The California Internet Consumer Protection and Net Neutrality Act of 2018 has had a lot of close calls. After passing the Senate and almost having been gutted in an Assembly Committee, the bill was resurrected and passed on the last day of the legislative session. A month later, it was signed by outgoing Governor Brown on September 30th – the very last day possible to sign the legislation.
The bill is in response to the Federal Communications Commission’s recent “Restoring Internet Freedom” Order (“RIF Order“) that not only repealed the Obama administration’s February 2015 “Open Internet Order” that implemented new Net Neutrality rules but for the first time gave the green light to paid prioritization and throttling users so long as it is disclosed. California is part of a lawsuit filed with 21 other Democratic Attorney Generals challenging the RIF Order.
Today, however, the Trump administration struck back filing a complaint and motion for preliminary injunction seeking to block the bill from taking force. The Trump administration contends the California bill is expressly preempted by provisions in the RIF Order preempting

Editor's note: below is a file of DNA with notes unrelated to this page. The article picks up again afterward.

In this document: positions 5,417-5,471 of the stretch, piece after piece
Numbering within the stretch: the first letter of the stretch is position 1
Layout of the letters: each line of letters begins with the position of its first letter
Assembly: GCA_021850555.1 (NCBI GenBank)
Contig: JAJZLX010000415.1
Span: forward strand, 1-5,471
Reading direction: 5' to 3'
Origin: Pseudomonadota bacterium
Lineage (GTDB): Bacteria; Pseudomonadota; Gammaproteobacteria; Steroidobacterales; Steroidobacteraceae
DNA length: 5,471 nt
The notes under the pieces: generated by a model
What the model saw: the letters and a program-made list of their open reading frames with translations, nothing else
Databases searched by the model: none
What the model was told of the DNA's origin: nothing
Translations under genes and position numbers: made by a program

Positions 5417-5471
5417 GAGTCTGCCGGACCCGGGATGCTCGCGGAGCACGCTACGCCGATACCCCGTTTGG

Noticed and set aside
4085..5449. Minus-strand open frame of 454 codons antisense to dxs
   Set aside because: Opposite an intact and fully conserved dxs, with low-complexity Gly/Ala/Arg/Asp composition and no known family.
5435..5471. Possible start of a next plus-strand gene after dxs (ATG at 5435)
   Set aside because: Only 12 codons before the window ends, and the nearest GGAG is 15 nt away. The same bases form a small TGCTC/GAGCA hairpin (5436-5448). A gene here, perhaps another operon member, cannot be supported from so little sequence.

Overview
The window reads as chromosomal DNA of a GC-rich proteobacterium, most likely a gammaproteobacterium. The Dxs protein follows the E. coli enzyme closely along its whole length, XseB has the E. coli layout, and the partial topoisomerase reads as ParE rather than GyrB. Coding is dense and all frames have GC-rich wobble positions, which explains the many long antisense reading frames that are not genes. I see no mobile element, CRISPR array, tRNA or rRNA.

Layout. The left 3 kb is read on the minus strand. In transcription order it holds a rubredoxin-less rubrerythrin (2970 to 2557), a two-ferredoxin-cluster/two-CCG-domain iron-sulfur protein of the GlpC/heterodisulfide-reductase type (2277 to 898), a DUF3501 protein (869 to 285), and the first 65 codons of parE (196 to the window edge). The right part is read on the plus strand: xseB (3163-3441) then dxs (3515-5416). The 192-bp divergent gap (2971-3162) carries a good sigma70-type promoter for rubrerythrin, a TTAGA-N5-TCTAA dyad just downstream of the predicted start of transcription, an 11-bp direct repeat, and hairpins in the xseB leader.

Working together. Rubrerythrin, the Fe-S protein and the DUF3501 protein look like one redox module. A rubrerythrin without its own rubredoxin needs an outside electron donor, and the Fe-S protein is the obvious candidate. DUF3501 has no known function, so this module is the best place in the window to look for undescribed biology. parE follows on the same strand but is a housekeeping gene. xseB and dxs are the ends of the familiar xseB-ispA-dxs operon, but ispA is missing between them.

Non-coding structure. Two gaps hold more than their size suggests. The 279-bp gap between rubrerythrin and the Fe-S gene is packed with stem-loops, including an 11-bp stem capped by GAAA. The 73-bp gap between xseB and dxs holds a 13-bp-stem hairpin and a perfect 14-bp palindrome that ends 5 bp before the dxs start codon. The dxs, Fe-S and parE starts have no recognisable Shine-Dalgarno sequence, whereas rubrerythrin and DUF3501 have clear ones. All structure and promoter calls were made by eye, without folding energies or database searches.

any state or local measures that would effectively impose rules or requirements that [the FCC] ha[d] repealed or decided to refrain from imposing in this order or that would impose more stringent requirements for any aspect of broadband service that [it] address[ed] in this order.
Attorney General Jeff Sessions stated:
Under the Constitution, states do not regulate interstate commerce—the federal government does. Once again the California legislature has enacted an extreme and illegal state law attempting to frustrate federal policy.
Federal Communications Chairman Ajit Pai added
I’m pleased the Department of Justice has filed this suit. The Internet is inherently an interstate information service. As such, only the federal government can set policy in this area. And the U.S. Court of Appeals for the Eighth Circuit recently reaffirmed that state regulation of information services is preempted by federal law.
There is one hiccup to the Trump administration’s strategy –by reinterpreting to Communications Act to remove the FCC’s authority to implement net neutrality rules it may also have eliminated its ability to preempt state laws in the area. As Stanford Law School Professor Barbara van Schewick explains;an agency that does not have the power to regulate does not have the power to preempt.
The Justice Department’s motion is below.